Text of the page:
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How We Got Borking

This morning, Judge Bork went to a better place than this one. RIP.

UPDATE: Andrew Cohen, writing in The Atlantic:

Reasonable minds may argue over how different American law would be today if the Senate had confirmed Bork. The position ultimately was filled by Anthony Kennedy, who has been a diehard conservative in some areas (like economic policy and the First Amendment) and an unabashed liberal in others (like gay rights and restrictions on capital punishment). My best guess is that Bork would have been a conservative activist very much in the manner of Justice Antonin Scalia, a loud and consistent vote to roll back precedent not just to pre-Warren Court positions but to the Lochner-era sensibilities of a century ago.

But no reasonable person today can contend that judicial nomination proceedings are more insightful and productive in the wake of the Bork hearing. Throughout the long history of court appointments, confirmations had rarely been detailed affairs. In 1962, for example, John F. Kennedy appointee Byron White was questioned by the Senate Judiciary Committee for all of 11 minutes. In fact, it wasn’t until 1925 that a Supreme Court nominee (Harlan Fiske Stone) even appeared before the committee and it was another 14 years before a second (Felix Frankfurter) did so.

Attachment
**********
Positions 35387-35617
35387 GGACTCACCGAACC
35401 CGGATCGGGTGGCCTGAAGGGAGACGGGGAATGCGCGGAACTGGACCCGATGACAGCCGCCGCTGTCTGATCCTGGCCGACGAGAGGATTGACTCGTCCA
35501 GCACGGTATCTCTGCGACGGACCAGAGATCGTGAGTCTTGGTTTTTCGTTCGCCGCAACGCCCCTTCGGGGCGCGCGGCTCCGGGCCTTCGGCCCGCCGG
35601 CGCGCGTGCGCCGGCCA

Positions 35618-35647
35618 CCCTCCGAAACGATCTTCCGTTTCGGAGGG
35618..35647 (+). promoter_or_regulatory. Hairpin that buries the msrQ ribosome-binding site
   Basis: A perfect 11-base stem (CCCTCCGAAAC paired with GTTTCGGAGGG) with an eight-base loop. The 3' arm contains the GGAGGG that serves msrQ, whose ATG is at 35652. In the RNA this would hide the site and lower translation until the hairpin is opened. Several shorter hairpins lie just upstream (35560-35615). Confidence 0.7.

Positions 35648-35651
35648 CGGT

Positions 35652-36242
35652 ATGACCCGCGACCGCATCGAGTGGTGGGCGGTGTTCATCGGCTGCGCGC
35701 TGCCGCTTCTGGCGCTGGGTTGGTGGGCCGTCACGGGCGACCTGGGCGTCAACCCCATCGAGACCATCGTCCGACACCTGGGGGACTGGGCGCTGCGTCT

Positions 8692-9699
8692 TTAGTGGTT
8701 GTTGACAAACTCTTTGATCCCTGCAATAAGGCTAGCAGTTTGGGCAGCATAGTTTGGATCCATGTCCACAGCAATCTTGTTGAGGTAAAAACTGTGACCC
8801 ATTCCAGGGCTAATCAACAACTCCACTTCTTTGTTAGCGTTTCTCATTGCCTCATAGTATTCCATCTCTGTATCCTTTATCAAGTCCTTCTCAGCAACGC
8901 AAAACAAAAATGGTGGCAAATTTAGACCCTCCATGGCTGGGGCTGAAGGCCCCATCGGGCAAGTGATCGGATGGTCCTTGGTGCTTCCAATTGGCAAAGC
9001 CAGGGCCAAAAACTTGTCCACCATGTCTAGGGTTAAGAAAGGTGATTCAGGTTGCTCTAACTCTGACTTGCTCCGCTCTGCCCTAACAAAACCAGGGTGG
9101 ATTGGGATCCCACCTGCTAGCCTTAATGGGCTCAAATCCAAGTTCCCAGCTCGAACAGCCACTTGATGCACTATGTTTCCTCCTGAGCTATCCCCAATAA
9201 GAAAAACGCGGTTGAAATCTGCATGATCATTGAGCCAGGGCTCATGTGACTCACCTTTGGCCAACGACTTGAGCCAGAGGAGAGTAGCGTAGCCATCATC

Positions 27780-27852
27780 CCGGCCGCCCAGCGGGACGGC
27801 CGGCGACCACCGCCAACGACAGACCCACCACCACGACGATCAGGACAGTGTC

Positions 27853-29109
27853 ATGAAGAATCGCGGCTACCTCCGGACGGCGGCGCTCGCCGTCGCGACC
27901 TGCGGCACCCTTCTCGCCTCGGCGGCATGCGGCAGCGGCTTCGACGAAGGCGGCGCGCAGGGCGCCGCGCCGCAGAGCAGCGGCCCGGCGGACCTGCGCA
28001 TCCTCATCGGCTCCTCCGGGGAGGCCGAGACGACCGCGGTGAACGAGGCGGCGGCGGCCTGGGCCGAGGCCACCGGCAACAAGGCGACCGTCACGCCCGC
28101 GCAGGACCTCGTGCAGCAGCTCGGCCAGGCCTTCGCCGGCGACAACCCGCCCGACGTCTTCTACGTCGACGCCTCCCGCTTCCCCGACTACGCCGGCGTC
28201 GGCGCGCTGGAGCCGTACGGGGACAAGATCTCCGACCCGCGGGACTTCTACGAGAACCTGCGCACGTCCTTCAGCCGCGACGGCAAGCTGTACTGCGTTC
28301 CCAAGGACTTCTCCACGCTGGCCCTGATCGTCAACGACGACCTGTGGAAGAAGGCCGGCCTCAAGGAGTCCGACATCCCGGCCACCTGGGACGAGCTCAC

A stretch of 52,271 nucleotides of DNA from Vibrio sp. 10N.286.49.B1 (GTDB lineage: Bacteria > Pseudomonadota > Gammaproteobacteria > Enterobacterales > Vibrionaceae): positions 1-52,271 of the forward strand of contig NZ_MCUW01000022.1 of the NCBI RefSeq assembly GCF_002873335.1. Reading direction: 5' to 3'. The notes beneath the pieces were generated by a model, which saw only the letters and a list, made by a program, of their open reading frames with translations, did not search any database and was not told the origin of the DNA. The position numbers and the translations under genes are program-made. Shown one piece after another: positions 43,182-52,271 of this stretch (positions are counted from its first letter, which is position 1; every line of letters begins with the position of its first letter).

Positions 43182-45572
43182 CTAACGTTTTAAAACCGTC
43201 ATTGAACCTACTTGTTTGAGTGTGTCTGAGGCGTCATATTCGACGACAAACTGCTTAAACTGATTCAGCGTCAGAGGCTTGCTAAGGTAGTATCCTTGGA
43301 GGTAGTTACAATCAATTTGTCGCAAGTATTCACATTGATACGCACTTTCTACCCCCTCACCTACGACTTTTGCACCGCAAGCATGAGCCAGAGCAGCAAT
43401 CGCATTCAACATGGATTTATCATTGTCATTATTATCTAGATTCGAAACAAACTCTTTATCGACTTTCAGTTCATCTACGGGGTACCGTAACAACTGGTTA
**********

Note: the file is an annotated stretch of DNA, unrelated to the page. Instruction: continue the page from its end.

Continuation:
So the Bork hearing didn’t reverse a century of transparency in the process. But it certainly assured that no such transparency and candor would ever come again.

about the author

Rod Dreher is a senior editor at The American Conservative. He has written and edited for the New York Post, The Dallas Morning News, National Review, the South Florida Sun-Sentinel, the Washington Times, and the Baton Rouge Advocate. Rod’s commentary has been published in The Wall Street Journal, Commentary, the Weekly Standard, Beliefnet, and Real Simple, among other publications, and he has appeared on NPR, ABC News, CNN, Fox News, MSNBC, and the BBC. He lives in Baton Rouge, Louisiana, with his wife Julie and their three children. He has also written four books, The Little Way of Ruthie Leming, Crunchy Cons, How Dante Can Save Your Life, and The Benedict Option.

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